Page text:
The visitors are still coming to northwestern Wyoming, but at a slower pace than in previous years.
That’s the message delivered by tourism industry members in a call with the Wyoming Office of Tourism on Tuesday morning.
“It feels kind of soft, but I’m comparing that to last year, which was just kind of rocking,” said Rep. Sandy Newsome, R-Cody, said during an industry conference call with the Office of Tourism. “I think that we’re in pretty good shape, but the challenge, as I’ve talked to retailers and hoteliers, is we’re kind of still in that May mode of having a really, really good day and then we have a not-so-good day. But all in all, it’s evening out pretty well.”
Since the flooding that forced Yellowstone National Park’s closure and evacuation in early June, the number of tourists visiting the region has slowed from 2021’s record-setting pace, but is not completely out of step from previous years.
Economic Impact Varies
The economic impact of the one-week closure of Yellowstone varies, depending on who is doing the measuring.
“The tax collections just came out for the month of June, which would have ended the fiscal year (2022),” said Diane Shober, director of the Wyoming Office of Tourism “The taxes that are contributed from the 3% statewide lodging tax were almost even with the June of ‘21. So June of ‘22 was almost right on par with ‘21.
“And that really was with about seven days out of commission for everything around Yellowstone,” she added.
For some small businesses near Yellowstone, however, the closure prompted a cascade of cancellations that cost hoteliers and other tourism-dependent operations tens of thousands of dollars.
“Gateway community businesses, especially ones that are literally right outside the park – go there and talk to business owners,” said Rob Coe, who with his father, Bob, owns Pahaska Tepee Resort near Yellowstone’s east entrance. “I’m sure they’re feeling it big time.”
Pahaska Teepee had to close for several days during the flooding due to rising water and had to field cancellation calls from hundreds of potential customers.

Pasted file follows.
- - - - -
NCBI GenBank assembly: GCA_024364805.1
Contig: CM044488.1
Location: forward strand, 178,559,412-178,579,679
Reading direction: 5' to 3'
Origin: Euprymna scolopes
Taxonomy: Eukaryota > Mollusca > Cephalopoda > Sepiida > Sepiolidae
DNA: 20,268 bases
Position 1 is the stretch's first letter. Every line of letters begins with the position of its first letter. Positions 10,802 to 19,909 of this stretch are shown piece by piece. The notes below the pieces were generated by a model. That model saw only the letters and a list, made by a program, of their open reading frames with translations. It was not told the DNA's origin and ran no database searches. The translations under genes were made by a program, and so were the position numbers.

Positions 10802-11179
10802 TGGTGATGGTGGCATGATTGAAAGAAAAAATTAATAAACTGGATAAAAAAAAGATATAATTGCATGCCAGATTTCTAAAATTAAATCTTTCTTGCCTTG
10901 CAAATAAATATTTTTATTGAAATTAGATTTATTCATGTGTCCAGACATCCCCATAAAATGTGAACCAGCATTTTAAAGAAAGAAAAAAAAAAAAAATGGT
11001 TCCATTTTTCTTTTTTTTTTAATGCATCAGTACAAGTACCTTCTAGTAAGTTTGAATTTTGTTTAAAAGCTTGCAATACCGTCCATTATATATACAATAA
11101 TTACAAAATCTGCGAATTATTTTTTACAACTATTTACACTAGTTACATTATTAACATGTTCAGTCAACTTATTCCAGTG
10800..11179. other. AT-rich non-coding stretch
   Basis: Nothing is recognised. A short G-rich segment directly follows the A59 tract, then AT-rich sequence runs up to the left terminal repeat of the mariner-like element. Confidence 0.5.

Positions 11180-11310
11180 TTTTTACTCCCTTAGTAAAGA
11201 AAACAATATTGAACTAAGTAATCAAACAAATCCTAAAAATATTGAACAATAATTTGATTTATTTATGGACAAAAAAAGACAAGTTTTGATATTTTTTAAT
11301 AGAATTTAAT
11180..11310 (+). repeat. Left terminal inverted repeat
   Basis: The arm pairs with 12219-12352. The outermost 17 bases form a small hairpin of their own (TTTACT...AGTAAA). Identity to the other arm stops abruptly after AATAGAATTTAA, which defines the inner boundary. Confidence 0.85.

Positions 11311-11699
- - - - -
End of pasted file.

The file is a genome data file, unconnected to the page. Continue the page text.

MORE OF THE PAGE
“From some locations around the state, we have heard that things have been a little bit soft,” said Chris Brown with the Wyoming Restaurant and Lodging Association. “I think with the return of tour buses and with more messaging that Wyoming is open, things are starting to pick up some.”
Educating visitors did help ease the blow in the first few days after the disaster, said Gail Nace, who owns the Silver Dollar Bar in Cody.
“The first couple of days it was really tricky to try and educate the people that there are other things to do,” Nace told Cowboy State Daily. “But once they had a chance to get their heads wrapped around that their vacation had changed, then they became very open and flexible to other alternatives as far as how they can pass their time in our beautiful area.”
Inside The Parks
Mike Keller, general manager of Yellowstone National Park Lodges for Xanterra Parks and Resorts, said now that 93% of the park’s roads are open and visitors can access both its northern and southern loops, it’s business as usual — for the most part.
“Inside the park itself, when you get on the lower loop, it feels like a normal summer day for us,” Keller said. “We are still soft, though, in occupancy, and it’s been something that we’ve been working very hard to get the message out to everybody – that Yellowstone is open, you can still come in, and the wildlife is abundant. The hiking is still great in the park.”
“For the most part, we’ve seen the bus tours return to normal levels,” said Alex Klein, vice president and general manager for the Grand Teton Lodge Company. “We haven’t seen any official reports, but we do expect June to be a little bit closer to 2019 numbers, candidly, and I think the park experience is generally a good one.”
Klein pointed out that there is a sense that fewer people are in Grand Teton right now than there were last year at this same time.
“You know, the trails aren’t quite as busy as they have been,” he said. “(But) the guests that are coming to the parks are really having a great experience.”
Disaster Assistance Available For Some
For those whose businesses were affected by the park’s closure, however, there’s no financial assistance available as of yet.
Assistance from the Federal Emergency Management Administration (FEMA) will soon be available in several Montana counties that were affected by flooding in the days following the June 13 flood. Disaster Recovery Centers and Mobile Registration Intake Centers have opened across Carbon, Park, and Stillwater counties in Montana to help homeowners, renters, and business owners who were affected by the severe flooding.
In Wyoming, though, there is no such assistance available, according to Brown.
“We don’t currently have a plan to ask the state for assistance,” Brown told Cowboy State Daily. “But you know, we’ll have to see how things shake out over the next couple of weeks and through the rest of the summer.”
Spreading The Message
Wyoming Office of Tourism officials explained that the office is ramping up advertising and promotion in both domestic and global markets to offset the messages that came out in the days after the Yellowstone flood.
“(It’s important) for us as an industry to stand together and with a message that Wyoming is open,” said Brown. “That all of the Wyoming entrances to Yellowstone are open, and that more than 90% of Yellowstone is accessible.”